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Ease of doing business is one of the key indexes that will guide world economies in the next decade. FTZs and SEZs have emerged as critical hubs guiding investments, creating jobs, leading innovation and contributing to national economic development. Free zones offer businesses simple setup procedures, affordable rates, and favourable trading location, creating an environment hard to beat.
Over time, FTZs and SEZs have emerged as necessary platforms a country creates to attract investment. Low costs – both for the establishing agency/economy and the businesses/tenants setting up – is a key rationale.
United Nations Conference on Trade and Development, in its 2019 report on Special Economic Zones, say policy makers tends to focus on three dimensions of free zones:
(i) Strategic focus
(ii) Regulatory framework and governance, and
(iii) Design of the value proposition or the package of benefits for investors.
“In today’s global business and investment climate, the strategic focus, the regulatory and governance models, and the incentives package offered remain the key ingredients of a successful SEZ policy framework,” it adds.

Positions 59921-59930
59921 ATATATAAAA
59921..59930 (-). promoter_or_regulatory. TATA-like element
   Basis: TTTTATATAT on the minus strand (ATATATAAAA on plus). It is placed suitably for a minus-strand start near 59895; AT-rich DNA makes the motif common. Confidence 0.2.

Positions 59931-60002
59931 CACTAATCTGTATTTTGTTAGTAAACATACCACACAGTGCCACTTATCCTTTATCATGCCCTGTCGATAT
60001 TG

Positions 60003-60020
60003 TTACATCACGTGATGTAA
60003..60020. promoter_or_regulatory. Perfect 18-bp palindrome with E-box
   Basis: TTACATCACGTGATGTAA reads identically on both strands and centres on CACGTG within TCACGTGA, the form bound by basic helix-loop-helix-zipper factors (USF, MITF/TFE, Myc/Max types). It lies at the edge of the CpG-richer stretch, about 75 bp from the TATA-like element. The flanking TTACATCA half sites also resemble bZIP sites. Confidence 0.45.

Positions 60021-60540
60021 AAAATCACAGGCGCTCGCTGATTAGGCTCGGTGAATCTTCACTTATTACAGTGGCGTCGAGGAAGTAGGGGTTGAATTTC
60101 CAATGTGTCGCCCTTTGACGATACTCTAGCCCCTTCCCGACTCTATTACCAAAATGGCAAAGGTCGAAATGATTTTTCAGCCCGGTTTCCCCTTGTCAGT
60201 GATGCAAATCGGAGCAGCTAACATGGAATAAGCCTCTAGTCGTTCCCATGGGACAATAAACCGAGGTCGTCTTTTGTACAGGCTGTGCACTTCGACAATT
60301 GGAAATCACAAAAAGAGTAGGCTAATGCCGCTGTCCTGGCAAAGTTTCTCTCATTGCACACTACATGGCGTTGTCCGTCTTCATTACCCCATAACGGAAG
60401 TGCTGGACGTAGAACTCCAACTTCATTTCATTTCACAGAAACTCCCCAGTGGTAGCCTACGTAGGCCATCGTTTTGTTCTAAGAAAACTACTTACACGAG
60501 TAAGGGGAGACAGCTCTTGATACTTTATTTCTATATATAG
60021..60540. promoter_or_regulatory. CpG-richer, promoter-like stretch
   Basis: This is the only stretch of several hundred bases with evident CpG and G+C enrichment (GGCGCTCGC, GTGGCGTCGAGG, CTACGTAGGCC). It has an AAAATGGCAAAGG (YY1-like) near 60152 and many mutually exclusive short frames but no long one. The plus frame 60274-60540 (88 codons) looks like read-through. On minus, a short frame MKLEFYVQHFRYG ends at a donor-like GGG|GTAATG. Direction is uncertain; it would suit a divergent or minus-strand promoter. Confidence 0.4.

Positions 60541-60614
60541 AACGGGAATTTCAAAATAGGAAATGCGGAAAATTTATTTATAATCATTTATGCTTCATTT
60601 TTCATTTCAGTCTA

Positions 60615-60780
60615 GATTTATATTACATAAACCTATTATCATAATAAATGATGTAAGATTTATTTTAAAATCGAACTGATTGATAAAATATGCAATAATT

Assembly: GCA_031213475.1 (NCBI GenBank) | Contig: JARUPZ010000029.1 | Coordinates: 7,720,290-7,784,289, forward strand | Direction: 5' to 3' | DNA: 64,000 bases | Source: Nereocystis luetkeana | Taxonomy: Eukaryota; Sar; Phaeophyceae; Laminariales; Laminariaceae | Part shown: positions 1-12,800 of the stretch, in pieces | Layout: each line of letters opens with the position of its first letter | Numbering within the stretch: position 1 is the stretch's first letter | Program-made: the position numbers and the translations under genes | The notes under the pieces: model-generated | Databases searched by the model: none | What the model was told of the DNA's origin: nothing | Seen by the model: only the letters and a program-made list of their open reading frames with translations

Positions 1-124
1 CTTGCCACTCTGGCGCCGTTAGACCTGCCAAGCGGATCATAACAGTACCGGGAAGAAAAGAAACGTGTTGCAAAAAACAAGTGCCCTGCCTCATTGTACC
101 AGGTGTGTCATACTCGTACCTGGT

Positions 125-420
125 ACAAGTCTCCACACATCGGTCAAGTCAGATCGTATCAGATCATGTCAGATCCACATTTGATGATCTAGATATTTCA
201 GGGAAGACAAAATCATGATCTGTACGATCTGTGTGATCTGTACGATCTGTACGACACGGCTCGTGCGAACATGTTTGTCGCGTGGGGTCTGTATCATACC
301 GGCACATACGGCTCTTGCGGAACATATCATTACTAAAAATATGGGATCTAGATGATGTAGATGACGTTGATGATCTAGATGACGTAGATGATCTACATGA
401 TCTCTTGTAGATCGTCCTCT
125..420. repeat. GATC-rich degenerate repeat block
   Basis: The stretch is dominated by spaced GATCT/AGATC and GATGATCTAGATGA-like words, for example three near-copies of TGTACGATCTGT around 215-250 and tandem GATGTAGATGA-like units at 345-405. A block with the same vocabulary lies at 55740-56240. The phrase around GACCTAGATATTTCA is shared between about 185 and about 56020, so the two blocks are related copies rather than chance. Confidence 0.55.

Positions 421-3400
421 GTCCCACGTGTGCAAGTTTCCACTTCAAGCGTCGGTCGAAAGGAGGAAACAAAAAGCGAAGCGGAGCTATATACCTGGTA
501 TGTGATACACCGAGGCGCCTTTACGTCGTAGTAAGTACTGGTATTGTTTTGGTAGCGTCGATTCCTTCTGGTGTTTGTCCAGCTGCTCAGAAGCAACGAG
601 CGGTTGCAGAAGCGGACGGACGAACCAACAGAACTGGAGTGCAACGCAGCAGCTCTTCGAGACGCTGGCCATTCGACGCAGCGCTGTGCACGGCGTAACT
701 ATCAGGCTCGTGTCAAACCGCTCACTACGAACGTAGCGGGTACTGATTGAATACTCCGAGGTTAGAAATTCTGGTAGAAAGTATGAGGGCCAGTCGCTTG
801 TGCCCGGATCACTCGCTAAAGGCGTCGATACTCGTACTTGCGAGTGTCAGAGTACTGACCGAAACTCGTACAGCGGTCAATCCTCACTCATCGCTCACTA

Today, there are more than 5400 free zones in over 140 countries, employing 90 to 100 million people directly. And at least 500 more free zones are in the pipeline.
Free zones are expected to help ease economic pressures, especially in these times of global slowdown. The FTZs will be in regions that can capitalise on existing initiatives or are in need of greater development. According to the United Nations COMTRADE database on international trade, United Arab Emirates exports to free zones was US$5.18 billion and imports was US$3.25 Billion in 2016.
Free Zones have also been successful in generating employment, and diversity and volumes exports. Globally, zones employ some 0.21 per cent of the workforce, says Organisation for Economic Co-operation and Development (OECD) in its 2018 report. In UAE, zones account for more than 25% of employment.